My recommendation for a basic set of knives I think will cover all your basic needs: Chef (or Santoku, Chinese cleaver), Utility, Paring, Bread knife, knife steel and a sharpener.
- Chef knife - Most popular workhorse knife. European style curved edge best suited if you cut with a rocking motion
German: More aggressive curvature. Look for a knife where the bolster does not run all the way to the edge of the knife (see wusthof image). Makes it difficult to sharpen. Look for one with a half or no bolster, see 2nd image. Most of the major German manufacturers now offer a line with this option. Thickest blade, can hold up cutting small chicken bones, lobster shell and frozen items, most forgiving of the lot.
French: Less aggressive curvature
Japanese: Least curved, sometimes almost straight. Comes in a western or traditional Japanese style handle. Thinnest blade, generally still sturdy however I’d avoid cutting any bones or lobster shell. The Japanese excel at forging very hard blades (measured on the Rockwell Hardness Scale-HRC) that have great edge retention capabilities - you don’t have to sharpen as often. Downside, may be brittle and can chip when cutting into harder items. Just requires a bit more TLC compared to the German knives. Very popular these days with professional chef’s as their status knives. Korin in NYC carries a nice selection http://korin.com/Knives
Blade Material: Unless you plan to do a lot of sashimi slicing, I’d stick with stainless. Less maintenance and with the improvements in stainless steels used these days there’s really not a noticeable difference in performance for most cooks. German manufacturers tend to forge blades at 57HRC whereas Japanese manufacturers go upwards of 59HRC. The higher the HRC the better the edge retention, tradeoff is a more brittle blade. Some Japanese blades are forged at 65+HRC, its really not practical for anything other than slicing boneless fish fillets for sushi/sashimi.
Length: Recommend 8", 9", 9.4", 10". The benefit of a longer knife is you don’t run out of ‘real estate’. Doesn’t really come into play unless you need to make a lot of long single stroke clean cuts i.e slicing hams, turkey breast, fish for sushi/sashimi. The trade off is less maneuverable. My favorite is the Japanese 240cm/9.4", not too short or too long. 8" is a popular size for most home cooks.
Handle style and material: I like the German handle with the middle belly and especially if has a slight rounded contour. Most comfortable for my hands. Synthetic materials i.e Micarta, Polyoxymethylene etc. are the most durable. Does not warp like wood and you don’t have to oil it periodically.
My daily workhorse is a micarta handle Hattori FH Series VG10 stainless knife. I had a minor part in it’s original design inception . It combines a classic French style slightly curved edge chef knife (aka gyutou by Japanese knife manufacturers) with the thinner blade favored by Japanese manufacturers. Check out the Bob Kramer Zwilling line if you want a more showy knife. I have an original Kramer forged 10" but I find it a bit too wide, feels more like a cleaver vs.a chef knife. I should have got his Meiji Japanese style knife instead which has a slimmer profile. The Zwilling reproduction IMO is excellent, made in Seki Japan with the same 52100 carbon steel used in Kramer’s custom line with the added bonus of being backed by Zwilling. The carbon steel line is comparable to my original Kramer forged knife for a fraction of what you’d pay for his custom knife today.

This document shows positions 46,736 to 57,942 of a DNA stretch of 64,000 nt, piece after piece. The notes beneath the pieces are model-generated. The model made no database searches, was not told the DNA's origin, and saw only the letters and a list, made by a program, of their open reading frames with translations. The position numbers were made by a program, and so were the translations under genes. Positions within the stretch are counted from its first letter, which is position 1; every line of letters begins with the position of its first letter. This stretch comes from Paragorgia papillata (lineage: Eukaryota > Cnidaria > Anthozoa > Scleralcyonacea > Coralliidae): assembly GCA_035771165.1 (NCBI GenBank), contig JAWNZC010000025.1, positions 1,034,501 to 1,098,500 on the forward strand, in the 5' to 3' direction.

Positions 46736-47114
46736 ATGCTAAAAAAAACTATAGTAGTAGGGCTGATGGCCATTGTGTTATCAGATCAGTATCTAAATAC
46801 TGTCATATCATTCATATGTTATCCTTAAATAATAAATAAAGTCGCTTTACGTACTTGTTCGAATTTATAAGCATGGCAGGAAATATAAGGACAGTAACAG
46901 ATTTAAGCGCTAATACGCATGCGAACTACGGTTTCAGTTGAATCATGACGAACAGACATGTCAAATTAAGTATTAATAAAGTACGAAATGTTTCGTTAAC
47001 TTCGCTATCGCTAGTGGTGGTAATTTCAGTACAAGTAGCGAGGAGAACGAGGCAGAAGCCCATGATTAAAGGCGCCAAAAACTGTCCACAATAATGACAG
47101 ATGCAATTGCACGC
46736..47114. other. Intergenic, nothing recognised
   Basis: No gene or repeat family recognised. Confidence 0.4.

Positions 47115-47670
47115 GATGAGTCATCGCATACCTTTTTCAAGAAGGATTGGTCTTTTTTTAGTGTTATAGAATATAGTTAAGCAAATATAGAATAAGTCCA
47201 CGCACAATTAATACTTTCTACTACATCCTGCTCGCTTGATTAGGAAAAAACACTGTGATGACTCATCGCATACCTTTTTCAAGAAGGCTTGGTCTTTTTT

Some of the knives to check out at the local stores - Wusthof Classic Ikon, Zwilling Prof Chef & Kramer, Global, Shun @ William Sonoma, Miyabi, Messermeister (William Sonoma & Surfas).
- Santoku or Chinese Cleavers: If you cut with a straight up and down motion (more popular with Asian cooks), these styles may be better suited for your needs vs a chef knife. Typical lengths are 5-7", 6" is the most common.
a) Santoku: Incorporates the benefits of pointed tip of a chef knife with a straighter edge for maximum single line surface contact. Popular in Asian households.
b) Chinese cleaver: Workhorse of Chinese kitchens. Wide surface area, slightly heavier weight which helps cut all sorts of foods meat, vegetable etc. Takes some getting used to due to it’s large size. Most Chinese restaurant chefs use this one knife for everything… great if you can master. Chan Chi Kee makes excellent chinese cleavers for a very reasonable price ~ $40. You can find them in most chinese restaurant supply stores in Chinatown or SGV.
Utility knife (Length 6") - Typically half the width of a chef knife, lends itself to greater maneuverability. Good for cutting fruits and misc non major meal prep activities. 2nd most frequently used knife in my household
Paring knife (Length 3"-4"): If you plan on turning vegetables… I have one but don’t use it that often. Comes in handy every now and then.
Bread knife (Length, at least 9" - 10"): The serrated edge helps cut through super crusty charred loafs like the one’s from Lodge. A chef knife may chip on the hard crust. The pointed serrated edge works better to penetrate the hard outer crust.
Classic workhorse from Wusthof.
If you’re feeling spendy, Gude from Germany
Knife steel. Why you need one http://www.seriouseats.com/2010/04/knife-skills-how-to-hone-a-dull-knife.html
Do not use it on serrated knives! I recommend a smooth steel, something like this https://www.amazon.com/Victorinox-Honing-10-Inch-Smooth-Plastic/dp/B000UFV9SC
Sharpener, easy to use does a decent job if you don’t want to work a sharpening stone https://www.amazon.com/dp/B0015S0VN2/ref=psdc_289867_t1_B0006A03UG
Besides Sur La Table and William Sonoma. I recommend checking out the following retailers for Japanese knives.
As others have mentioned, best to handle a few knives in person to see what suits you the best. Happy Shopping!